The Wichita City Council in Kansas will continue having invocations before each meeting despite protests by a group of humanists.
“I can’t agree with the statement that religion has no place. It has a place in our entire lives. It’s not just here at city hall,” said Councilwoman Sue Schlapp on Tuesday. “So I don’t think I can exclude that from my daily life just because I walk into city hall.”
Vickie Sandell Stangl, president of the Great Plains chapter of Americans United for Separation of Church and State, brought her concerns before council members at their meeting Tuesday.
She argued, “There’s no good reason to use public time to express private beliefs. The only real purpose seems to be an elevating of public officials’ piety before the citizenry.”
“Invocations before government meetings only serve to promote religion,” she added, noting that the majority of the invocations have been Christian. “Public business should be free of religious sentiment.”
Three of the council members disagreed with Stangl’s arguments.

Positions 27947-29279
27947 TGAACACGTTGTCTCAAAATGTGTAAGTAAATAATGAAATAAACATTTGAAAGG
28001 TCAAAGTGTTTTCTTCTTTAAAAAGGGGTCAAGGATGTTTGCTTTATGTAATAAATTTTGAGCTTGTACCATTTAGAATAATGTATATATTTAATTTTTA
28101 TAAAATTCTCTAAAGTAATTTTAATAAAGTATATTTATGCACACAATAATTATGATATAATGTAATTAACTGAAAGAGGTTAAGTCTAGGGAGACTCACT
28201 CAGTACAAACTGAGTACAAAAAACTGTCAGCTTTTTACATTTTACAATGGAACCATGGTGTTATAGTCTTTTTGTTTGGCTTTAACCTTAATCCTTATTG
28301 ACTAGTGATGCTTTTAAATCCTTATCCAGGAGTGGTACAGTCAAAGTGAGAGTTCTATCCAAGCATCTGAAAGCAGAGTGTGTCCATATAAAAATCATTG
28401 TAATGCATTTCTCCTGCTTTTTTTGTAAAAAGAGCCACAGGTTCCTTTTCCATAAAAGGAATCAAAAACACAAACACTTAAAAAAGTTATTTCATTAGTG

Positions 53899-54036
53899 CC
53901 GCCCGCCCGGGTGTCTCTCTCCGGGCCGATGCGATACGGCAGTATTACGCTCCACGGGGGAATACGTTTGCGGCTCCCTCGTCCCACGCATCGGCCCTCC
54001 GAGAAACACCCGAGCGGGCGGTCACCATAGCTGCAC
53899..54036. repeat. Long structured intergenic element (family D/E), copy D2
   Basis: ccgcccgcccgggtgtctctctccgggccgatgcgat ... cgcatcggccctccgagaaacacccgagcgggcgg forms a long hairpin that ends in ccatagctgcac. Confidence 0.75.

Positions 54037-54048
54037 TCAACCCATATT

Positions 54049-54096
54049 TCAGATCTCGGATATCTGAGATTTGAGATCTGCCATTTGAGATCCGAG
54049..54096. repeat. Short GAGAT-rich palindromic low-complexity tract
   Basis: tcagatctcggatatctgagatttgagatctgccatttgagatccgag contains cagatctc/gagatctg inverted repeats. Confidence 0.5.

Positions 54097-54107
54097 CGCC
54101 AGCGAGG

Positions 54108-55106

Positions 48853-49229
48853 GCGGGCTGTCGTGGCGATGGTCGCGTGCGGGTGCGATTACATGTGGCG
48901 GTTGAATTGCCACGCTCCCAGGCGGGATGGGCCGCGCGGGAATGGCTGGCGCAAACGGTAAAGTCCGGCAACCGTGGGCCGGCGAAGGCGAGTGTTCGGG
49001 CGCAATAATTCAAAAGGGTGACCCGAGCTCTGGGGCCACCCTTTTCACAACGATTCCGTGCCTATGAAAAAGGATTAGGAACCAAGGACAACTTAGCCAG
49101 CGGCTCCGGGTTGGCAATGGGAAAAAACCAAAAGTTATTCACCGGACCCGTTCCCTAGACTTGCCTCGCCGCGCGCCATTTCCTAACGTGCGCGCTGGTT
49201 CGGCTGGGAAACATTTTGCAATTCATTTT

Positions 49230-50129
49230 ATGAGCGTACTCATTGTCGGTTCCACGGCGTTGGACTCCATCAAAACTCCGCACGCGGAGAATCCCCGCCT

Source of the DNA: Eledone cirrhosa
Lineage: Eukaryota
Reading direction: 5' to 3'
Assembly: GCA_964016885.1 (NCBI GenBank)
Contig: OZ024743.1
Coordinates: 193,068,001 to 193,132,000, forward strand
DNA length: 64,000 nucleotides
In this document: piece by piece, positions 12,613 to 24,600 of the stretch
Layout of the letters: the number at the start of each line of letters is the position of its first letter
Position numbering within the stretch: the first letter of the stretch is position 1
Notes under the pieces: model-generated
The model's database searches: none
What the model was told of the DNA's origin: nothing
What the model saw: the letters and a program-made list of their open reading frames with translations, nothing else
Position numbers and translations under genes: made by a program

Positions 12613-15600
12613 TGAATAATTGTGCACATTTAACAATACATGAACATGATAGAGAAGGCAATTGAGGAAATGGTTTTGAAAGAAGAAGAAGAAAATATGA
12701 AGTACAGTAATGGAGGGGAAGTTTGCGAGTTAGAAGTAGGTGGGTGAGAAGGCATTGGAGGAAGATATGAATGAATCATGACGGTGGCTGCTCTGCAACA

Councilman Paul Gray said nearly every culture and corner of life has established some form of religion. And though many quote 17th century British philosopher John Locke when arguing for the separation of church and state, Gray stressed that no such words are found in the one document that has any relevance – the U.S. Constitution.
“M’am, this is not an open debate,” Gray said.
He and others on the council noted, however, that they make sure everyone has the opportunity to express their opinion, celebrate their religion and give the invocation at their meetings.
“But it doesn’t require us to have an absence of religion because a few people out there, a very slim majority, feel offended,” Gray added. “I think the majority of the country does not have a problem as long as everybody gets a fair representation.”
On Tuesday, Michael Alderfer of the Great Plains AU, filled the invocation slot with a short speech.
“Each of us possess the ability to use reason and compassion,” he stated, after encouraging participants to look at one another rather than bow their heads. “Let us not only look to the heavens for inspiration but also to each other and open our eyes wide to accept the reality that confronts us without losing sight of our ideals of what could be. Through the prudent use of reason and compassion we can assure the continued success of this great city.”
Following Alderfer’s speech, Schlapp decided to bless the meeting.
“I believe all good flows from our Heavenly Father and I’d like to bless this meeting this morning,” she said.
If the city council plans to continue with invocations before every meeting, Stangl suggested that they be more diverse to include such persons as Wiccans and humanists.
Mayor Carl Brewer said the invocations already reflect the diversity of the community.
“City hall is everyone’s city hall,” he assured.